1. Are you currently employed by the University of Hull?’
  2. What best describes your job role?
  3. Do you think you will be directly affected by the Transformation of Student Services and Faculty Administration (e.g. job role could change)?
  4. Please use the space below to comment on your concerns regarding the Transformation of Student Services and Faculty Administration. Please be careful not to be overly critical and name individuals, directly or indirectly.
  5. Please use the space below for comments/suggestions to help UCU represent your views to management on the Transformation of Student Services and Faculty Administration.
  6. Please use the space below for any further comments not addressed in questions above.

 

Question 1 is confirmatory, Question 2 asked to identify their job role in order to inform analysis of the results (with the analysis conducted so that the views of SSFA members were represented fully) but the following analysis and reporting (below) is not by role, ensuring anonymity for all participants.   Questions 3, 4, 5 & 6 were analysed under themes as these items requested free text responses – as noted in the reporting of earlier UCU surveys, free text responses generate complex responses such that thematic reporting can be the most suitable analytic approach.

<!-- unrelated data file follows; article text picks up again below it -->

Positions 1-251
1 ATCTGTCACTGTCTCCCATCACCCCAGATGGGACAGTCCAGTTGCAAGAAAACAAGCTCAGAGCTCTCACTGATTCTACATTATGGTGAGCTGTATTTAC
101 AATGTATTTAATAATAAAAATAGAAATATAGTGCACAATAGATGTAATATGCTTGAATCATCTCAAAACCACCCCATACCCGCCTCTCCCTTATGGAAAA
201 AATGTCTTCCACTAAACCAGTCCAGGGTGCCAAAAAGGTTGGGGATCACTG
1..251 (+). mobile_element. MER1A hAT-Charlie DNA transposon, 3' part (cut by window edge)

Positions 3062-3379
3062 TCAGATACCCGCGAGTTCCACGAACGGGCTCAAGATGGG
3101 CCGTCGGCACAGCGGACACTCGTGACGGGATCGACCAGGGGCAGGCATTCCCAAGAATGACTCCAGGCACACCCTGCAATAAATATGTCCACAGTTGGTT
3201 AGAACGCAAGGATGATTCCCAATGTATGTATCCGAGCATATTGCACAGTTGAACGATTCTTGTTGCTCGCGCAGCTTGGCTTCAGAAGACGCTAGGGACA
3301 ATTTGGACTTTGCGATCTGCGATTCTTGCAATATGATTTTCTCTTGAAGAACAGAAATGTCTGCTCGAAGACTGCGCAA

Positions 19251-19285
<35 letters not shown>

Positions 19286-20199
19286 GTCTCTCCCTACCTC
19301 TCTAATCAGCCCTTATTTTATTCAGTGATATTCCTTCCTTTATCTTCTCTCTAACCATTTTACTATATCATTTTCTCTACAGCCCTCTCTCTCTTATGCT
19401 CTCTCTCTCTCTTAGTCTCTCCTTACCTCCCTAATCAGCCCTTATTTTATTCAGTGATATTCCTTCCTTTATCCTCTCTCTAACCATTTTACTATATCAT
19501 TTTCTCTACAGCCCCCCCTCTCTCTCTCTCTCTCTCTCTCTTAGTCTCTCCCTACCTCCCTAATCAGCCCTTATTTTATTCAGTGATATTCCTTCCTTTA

Participants

There were 94 participants in the survey (32% Professional Services and 68% Academic).  All participants were employees of the University of Hull and members of UCU.

 

Results

The importance of Student Support and Faculty Administration Staff